• There are jigsaw puzzles available which are created especially for someone with dementia, including illustrations which can encourage reminiscence and conversation, perfect as a stimulating gift.
  • Make a memory book or photo album full of special times spent together. Not only will you be creating something that you can enjoy with your loved one, this will be a reminiscent gift, that your family member can pick up and look at any time they want.
  • Giving your loved one a board game to enjoy with everyone is a great gift. Active Minds have developed special dementia friendly games such as Animal Bingo and a specially adapted version of Snakes and Ladders.
  • Colouring books are a relaxing activity to help a person unwind and focus, as well as giving a sense of satisfaction once the colouring is completed.

Activities are one of the most effective ways to keep people with dementia calm and content over the Christmas period, visit Active Minds to take a look at their resources and activities suitable for those with dementia.

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November 15, 2018

Senior Health: Understanding the Holiday Blues

Filed under: Seniors Health — Tags: , , , , — seniorlivingguide @ 12:06 pm

By: Darleen Mahoney

Oh, the holidays! The season where everything is jolly, trees are twinkling, children’s eyes are glistening, and tables are surrounded by family’s laughter and love. This is not necessarily the case for everyone, especially for seniors. As seniors age, they may no longer feel like celebrating the holidays anymore. For them the holidays may take on a different meaning and can make them sad, depressed or feel anxious. A few key seniors health during the holidaysindicators of (SAD) Seasonal Affective Disorder, may be unusual fatigue or sadness or little interest in the holiday season in general.

There may be different triggers that may cause these feelings of melancholy over the holidays. Digging deep into the heart of the matter with a frank conversation will help you to make sure that your loved one has a more joyous holiday season.

Seniors may reflect on holidays past, struggling to find the joys in the present. It’s okay to treasure those old memories and keep them in a special place in their heart. Its also okay to enjoy the present holiday and find joy in making new memories.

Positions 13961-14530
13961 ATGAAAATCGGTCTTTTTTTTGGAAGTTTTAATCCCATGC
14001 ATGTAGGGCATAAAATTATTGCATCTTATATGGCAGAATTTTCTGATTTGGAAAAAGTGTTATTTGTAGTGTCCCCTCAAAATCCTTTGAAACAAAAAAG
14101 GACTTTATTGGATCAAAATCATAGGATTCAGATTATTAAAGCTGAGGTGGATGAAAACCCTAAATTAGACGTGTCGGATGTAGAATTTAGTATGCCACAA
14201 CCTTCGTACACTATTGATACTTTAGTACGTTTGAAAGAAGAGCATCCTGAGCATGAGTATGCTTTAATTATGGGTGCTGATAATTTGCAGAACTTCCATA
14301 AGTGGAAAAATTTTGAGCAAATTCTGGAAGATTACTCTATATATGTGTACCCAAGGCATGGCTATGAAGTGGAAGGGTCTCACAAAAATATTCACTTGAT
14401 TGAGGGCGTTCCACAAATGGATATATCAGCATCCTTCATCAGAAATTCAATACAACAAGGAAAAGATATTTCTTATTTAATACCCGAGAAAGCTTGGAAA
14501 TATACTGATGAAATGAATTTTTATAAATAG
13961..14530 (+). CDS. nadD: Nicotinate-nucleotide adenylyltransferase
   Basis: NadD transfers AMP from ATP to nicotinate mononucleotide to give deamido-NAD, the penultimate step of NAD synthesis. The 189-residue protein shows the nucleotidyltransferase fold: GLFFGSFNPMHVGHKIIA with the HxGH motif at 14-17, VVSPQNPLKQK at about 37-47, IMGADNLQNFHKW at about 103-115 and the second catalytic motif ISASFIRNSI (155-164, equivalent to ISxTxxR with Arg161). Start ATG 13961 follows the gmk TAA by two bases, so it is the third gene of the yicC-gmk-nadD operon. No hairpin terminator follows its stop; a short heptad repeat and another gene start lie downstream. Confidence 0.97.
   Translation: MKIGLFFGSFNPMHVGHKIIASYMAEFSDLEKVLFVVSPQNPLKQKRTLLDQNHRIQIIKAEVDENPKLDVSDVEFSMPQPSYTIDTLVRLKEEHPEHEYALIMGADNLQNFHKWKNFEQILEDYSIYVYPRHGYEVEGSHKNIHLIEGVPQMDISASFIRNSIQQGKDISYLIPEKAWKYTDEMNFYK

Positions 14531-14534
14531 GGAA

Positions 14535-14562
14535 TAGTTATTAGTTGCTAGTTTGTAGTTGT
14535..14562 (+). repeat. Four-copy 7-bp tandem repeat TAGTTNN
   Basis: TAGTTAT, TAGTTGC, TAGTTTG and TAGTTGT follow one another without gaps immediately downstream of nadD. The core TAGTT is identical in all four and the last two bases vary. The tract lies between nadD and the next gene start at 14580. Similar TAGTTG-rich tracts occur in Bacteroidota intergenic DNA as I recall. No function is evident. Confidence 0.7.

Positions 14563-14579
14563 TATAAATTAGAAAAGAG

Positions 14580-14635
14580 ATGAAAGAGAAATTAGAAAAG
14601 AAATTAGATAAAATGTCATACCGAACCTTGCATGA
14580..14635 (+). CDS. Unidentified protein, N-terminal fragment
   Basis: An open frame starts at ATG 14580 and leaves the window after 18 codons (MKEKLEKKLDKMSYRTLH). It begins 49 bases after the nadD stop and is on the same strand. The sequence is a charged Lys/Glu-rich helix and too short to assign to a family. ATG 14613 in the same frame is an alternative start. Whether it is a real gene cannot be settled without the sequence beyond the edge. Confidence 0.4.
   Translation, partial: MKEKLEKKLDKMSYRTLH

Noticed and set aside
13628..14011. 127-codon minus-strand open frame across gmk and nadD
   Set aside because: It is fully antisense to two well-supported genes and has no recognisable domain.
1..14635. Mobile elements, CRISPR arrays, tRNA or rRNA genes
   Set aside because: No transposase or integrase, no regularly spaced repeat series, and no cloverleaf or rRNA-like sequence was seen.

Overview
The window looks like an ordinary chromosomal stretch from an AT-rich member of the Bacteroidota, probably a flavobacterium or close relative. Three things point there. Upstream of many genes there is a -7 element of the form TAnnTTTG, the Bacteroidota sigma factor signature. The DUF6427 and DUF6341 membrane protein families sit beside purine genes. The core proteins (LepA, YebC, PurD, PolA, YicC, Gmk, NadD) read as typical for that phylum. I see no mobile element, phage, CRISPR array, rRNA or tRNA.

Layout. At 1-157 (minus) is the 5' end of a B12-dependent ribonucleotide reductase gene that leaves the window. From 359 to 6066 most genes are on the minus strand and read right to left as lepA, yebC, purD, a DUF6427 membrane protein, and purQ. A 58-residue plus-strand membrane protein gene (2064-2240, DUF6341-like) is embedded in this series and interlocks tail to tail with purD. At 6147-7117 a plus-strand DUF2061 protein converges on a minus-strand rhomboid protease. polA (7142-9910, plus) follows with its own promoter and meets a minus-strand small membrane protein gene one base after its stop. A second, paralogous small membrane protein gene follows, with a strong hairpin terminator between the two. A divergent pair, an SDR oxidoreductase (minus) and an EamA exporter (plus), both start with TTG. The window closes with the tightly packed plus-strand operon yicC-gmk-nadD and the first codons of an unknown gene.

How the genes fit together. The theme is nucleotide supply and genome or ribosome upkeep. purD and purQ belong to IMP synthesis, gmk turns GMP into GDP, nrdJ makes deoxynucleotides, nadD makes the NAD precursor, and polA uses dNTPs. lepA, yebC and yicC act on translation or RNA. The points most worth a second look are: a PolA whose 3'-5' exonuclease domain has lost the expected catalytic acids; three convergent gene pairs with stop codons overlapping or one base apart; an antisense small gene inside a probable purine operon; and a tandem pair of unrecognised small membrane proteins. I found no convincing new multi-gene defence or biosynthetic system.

The death of a loved one during the holidays can also be a trigger. Even if the loss occurred many years ago, it brings up memories of the loss itself bringing on feelings of grief and emptiness. There may be guilt if they are having a good time.

Take the time to talk through how your loved one is feeling and let them know that their feelings are normal. Everyone grieves in their own way. Ask them what their wishes are to help them handle it as you acknowledge their feelings together.

Here’s a few ideas:

  • Light a candle in memorial
  • Place the person’s picture in a special place
  • Family dinner where everyone shares a special memory

Stress is another factor that can cause depression and/or anxiety among seniors. Pressure from family and friends to attend holiday celebrations the same way or differently than in the past. Keeping a senior occupied with the festivities of the season may very well be therapeutic, but nothing can ruin a holiday occasion faster than having so much to do that that you can’t enjoy the holiday. The idea of baking, decorating, shopping and all the traditions that are enjoyable may become overwhelming if overscheduled. Prioritize what is important and be realistic. Focus on what you and your loved ones need rather than what others expect of you.

Financial pressures can also cause depression for seniors on limited budgets. Not only are they purchasing gifts, but additional holidays meals and their heating expenses tend to increase. This season is an overall expensive time of year.  Reminding your loved one that it truly is the thought that counts when it comes to gift giving and here are a few suggestions:

  • Baked Goods
  • Drawing Names
  • Handmade Gifts
  • Passing Down Family Heirlooms